By Robert F. Stankey and Adam Shoemaker While the European Union’s deadline for implementing new cookie rules has passed, substantial uncertainty remains about what organizations should do to make their online activities compliant. In this advisory we offer six practical tips for dealing with the uncertainty. Background The EU adopted the Citizens’ Rights Directive (“Directive”) in 2009 as part of a package of changes to update communications regulation. The Directive imposes new consent requirements on websites that use cookies, including potential limits on the use of online tracking for behavioral advertising. While the Directive’s implementation deadline was May 25, 2011, only a handful of European countries have completed their transposition of the new rules into national law. EU member states have significant discretion to determine how they will implement the new rules, and many governments have delegated the interpretation and application of these rules to their national or regional data protection authorities. Consequently, even where legislation has been adopted, detailed implementation guidance will be needed. Given the broad scope of possible obligations under the Directive and the potential for a variety of interpretations of its rules, organizations operating websites or providing services over the Internet will need to assess their potential compliance obligations and monitor how key jurisdictions are interpreting the requirements. The Directive amends the EU’s earlier e-Privacy Directive, which was adopted in 2002. One of the significant implications of the new rules is the requirement that a website user give consent to the use of cookies after having been provided information about cookie use. Under the old rules, providing the ability to opt out of cookies was sufficient, and notification of such a policy could be incorporated into a website’s main privacy statement. If opt-out is no longer allowed, what form of an “opt-in” consent is required? Can Web browser settings satisfy the requirement for consent? A single interpretation of the new cookie consent requirement has not emerged. The coordinating group for European data protection regulators, the Article 29 Working Party, issued an opinion in June 2010 that advocates a strict interpretation of an opt-in requirement. Under the most rigorous application of an opt-in cookie system, a website visitor would be required to affirmatively accept the cookie through a pop-up screen or similar splash page before entering a website. This type of application would have significant implications for European website operators. There is good reason to believe that few, if any authorities will implement the opt-in rule in the manner advocated by the Working Group. First, the new rules provide some leeway on the type of consent required, stating that consent is not required when a cookie is “strictly necessary” for a service that has been requested by a customer, and declining to define the required standard as “prior consent.” Second, the Directive permits the user to express consent through browser settings, opening the possibility that consent requirements could be satisfied by a user’s declared preference to accept cookies through browser settings. More importantly, because each EU member state will have some flexibility in interpreting and implementing the new rules, each may choose to impose requirements that are less drastic than the Working Group recommendation. As an example, the U.K., recognizing the importance of a streamlined user experience on websites, has rejected a strict opt-in system based on “prior consent” and has announced a more flexible interpretation focused on “informed consent.” According to guidance published by the U.K. Information Commissioner’s Office (ICO), “informed consent” can, among other ways, take the form of browser settings—even a default setting to accept cookies that has not been changed by the user (assuming adequate and prominent disclosures have been provided). The ICO’s approach gives the U.K. flexibility to adjust its interpretation of the Directive’s requirements on an ongoing basis. This will provide the U.K. and states that adopt similar policies the ability to adjust enforcement as browser technology advances and behavioral marketing methods evolve. Because each member state may implement the rules differently, and because a significant number may adopt a flexible, adapting enforcement regime like that outlined by the U.K., website operators in Europe should prepare to face requirements along a spectrum of possible interpretations of the Directive’s opt-in provision. These may range from a gradual shift toward browser-based opt-in systems at one end and, at the other extreme, immediate calls for affirmative statements of consent by users for each individual website. Compliance tips In the short term, many organizations will need to strike a balance and look at practical ways to minimize potential problems under the new rules. With that in mind, we offer the following tips: 1. Decide what rules apply. The new cookie rules may not apply to your organization. Companies based in Europe and websites hosted on servers located within the European Economic Area will need to comply with the new rules. Websites hosted outside the EEA are probably, as a strict matter of law, also subject to the new rules if they are used by European residents. However, organizations with no meaningful activities or presence in Europe are unlikely to be the subject of enforcement action given the difficulty that regulatory authorities have in pursuing website operators with no local assets. Similarly, online services that are targeted at only a few European countries can focus on complying with only those countries’ cookie rules. (Remember the cookie rules are not based on EU data protection law—consent is required regardless of whether personal data is collected from a user.) 2. Audit your use of cookies. Organizations that are likely to be subject to the new rules should find out how they are currently using cookies. A “cookie audit” should include an examination of what types of cookies are used and for what purpose, how the information is being processed, and what third parties have access to cookie information or drop cookies via your website. Cookies that are no longer needed should be eliminated from websites. The audit should also assess whether cookie-related information is being used in more ways than is necessary and whether third-party cookies should be used in a more limited way. 3. Focus on certain cookies. Regulators are unlikely to start an investigation (or receive complaints from users) about an organization’s use of cookies for many common internal purposes, such as session cookies and website analytics that use first-party cookies. Cookies that are “strictly necessary to provide services” are expressly exempt from the consent rules. Even if they do not qualify as cookies “strictly necessary” for a service, cookies that are used internally to track site usage or otherwise make improvements to a website and its content are unlikely to pose a compliance problem. Instead, organizations should focus on the use of cookies for purposes unrelated to their websites and on third-party cookies. 4. Add consents to registrations. Organizations that require users to register to access certain online content or features should add an explicit consent to the use of cookies. This can be done in various ways, but a clear “check-the-box” opt-in consent is the optimal solution. If the consent is meant to be collected at the same time that users agree to the terms of service or a privacy policy, care should be taken to make sure a statement about the use of cookies is clearly visible, such as near the “I agree” check-box or button, and also include mention of how users can opt out of cookies in the future. 5. Make cookie disclosures more prominent. Many websites will not have an opportunity to ask users to register and give an explicit consent to cookies. Some organizations may be willing to put on their main website landing page a prominent statement (such as a pop-up consent window or a simple banner that does not require a click-through) disclosing the use of cookies. However, we expect that most website operators will find this difficult to do. Consequently, other disclosures, such as privacy policies and terms of use, will become the principal way that websites will be able to demonstrate they have obtained consent to the use of cookies. Such policies will need to be rewritten to include clear language about consent to cookie use (and how to opt out of cookies in the future) and make such statements more prominent rather than buried in fine print. Disclosures about the use of third-party cookies, and how browser settings can be used to manage their use, will also need to be reviewed. 6. Monitor developments. The EU’s adoption of the Directive is only the beginning of a process in Europe. Further steps need to be taken in many countries to complete implementation of the new rules, and regulators will continue to interpret how the rules should be applied in practice. Changes in browsers and smartphone platforms will also influence the evolution of the rules. Regulators are looking to the major browser makers to provide new ways for users to provide informed consent when online. In particular, organizations will need to consider the “Do Not Track” capabilities that are being added to browsers.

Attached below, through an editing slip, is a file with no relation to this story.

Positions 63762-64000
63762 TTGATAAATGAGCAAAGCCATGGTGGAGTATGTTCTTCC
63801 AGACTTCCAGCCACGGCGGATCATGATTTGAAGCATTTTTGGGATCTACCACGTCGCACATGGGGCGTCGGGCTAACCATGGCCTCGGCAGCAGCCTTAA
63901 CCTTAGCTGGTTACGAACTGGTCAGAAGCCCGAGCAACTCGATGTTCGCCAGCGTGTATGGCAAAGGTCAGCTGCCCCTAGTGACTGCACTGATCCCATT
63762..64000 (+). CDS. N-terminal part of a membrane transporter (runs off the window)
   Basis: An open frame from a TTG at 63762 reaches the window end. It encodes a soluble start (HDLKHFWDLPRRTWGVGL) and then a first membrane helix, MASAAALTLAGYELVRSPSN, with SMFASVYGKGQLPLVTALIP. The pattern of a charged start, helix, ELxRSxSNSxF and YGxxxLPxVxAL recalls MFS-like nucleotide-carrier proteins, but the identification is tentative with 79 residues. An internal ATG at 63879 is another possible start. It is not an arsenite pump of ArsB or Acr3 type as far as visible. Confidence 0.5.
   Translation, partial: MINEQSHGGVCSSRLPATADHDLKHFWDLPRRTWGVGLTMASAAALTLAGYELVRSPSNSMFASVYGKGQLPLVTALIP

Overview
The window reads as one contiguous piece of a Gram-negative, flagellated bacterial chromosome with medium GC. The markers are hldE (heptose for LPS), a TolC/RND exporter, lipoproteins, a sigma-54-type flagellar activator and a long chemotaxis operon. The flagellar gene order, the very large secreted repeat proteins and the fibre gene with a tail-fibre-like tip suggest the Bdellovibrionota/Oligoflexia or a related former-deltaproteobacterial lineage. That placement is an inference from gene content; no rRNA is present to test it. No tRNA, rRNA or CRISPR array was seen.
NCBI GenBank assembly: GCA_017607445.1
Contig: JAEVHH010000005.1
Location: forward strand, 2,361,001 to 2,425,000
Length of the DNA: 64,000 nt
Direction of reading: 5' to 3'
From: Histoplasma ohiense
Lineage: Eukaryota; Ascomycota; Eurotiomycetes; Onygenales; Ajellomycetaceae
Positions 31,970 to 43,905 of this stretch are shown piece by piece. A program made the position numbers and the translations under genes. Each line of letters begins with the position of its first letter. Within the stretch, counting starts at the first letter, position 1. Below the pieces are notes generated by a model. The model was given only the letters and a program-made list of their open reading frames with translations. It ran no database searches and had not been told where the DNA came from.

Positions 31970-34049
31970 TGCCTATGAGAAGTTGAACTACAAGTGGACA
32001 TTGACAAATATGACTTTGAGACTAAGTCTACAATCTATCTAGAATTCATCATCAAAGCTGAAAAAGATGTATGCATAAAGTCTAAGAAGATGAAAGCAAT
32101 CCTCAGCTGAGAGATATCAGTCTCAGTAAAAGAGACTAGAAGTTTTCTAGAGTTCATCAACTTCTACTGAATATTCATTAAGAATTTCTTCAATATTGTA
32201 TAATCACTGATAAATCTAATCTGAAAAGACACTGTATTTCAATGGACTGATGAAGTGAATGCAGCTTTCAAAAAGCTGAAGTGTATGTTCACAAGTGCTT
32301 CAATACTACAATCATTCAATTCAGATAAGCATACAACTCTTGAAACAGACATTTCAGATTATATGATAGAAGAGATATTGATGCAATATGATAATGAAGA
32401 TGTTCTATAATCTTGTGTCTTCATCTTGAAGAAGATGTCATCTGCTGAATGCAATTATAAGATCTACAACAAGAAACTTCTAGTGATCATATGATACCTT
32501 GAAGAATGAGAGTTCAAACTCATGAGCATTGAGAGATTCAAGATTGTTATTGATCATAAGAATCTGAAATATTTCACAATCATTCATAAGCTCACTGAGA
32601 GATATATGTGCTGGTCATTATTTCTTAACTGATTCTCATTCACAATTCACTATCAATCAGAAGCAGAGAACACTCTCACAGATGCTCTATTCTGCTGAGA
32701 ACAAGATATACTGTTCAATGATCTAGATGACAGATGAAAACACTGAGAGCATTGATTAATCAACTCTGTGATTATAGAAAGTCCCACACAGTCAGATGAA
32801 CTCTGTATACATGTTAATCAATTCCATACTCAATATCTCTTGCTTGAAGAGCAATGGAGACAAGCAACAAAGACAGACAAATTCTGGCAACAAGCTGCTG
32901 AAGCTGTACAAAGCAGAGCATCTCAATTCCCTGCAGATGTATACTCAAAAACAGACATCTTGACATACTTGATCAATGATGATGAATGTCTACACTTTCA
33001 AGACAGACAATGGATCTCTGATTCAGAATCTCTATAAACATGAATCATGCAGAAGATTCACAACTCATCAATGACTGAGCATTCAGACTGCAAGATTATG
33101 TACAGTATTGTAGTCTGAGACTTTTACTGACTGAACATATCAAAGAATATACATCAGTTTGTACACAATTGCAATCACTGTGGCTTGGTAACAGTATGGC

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It is hoped that EU data protection authorities will allow organizations to come into compliance with the new rules over the next several months, given the continuing uncertainty about how the rules should be put into practice. For example, the U.K. has informally adopted a one-year phase-in period in which it does not expect to impose penalties for noncompliance. Nevertheless, companies with significant online activities need to take steps now to ensure that their users are informed about their use of cookies. How can we help? DWT’s privacy lawyers have been following the development of the new rules for many years, having helped clients lobby in Brussels when the e-Privacy Directive amendments were still being negotiated. We work with clients in evaluating the risk areas in their use of cookies, structuring practical approaches toward compliance, and revising privacy policies and website registration processes to meet the new rules’ notice and consent requirements. We welcome your inquiries. Bob Stankey is a partner in DWT’s Washington, D.C., office and qualified to practice law in the U.K. and the U.S. Adam Shoemaker is an associate in DWT’s Washington, D.C., office. They can be reached at and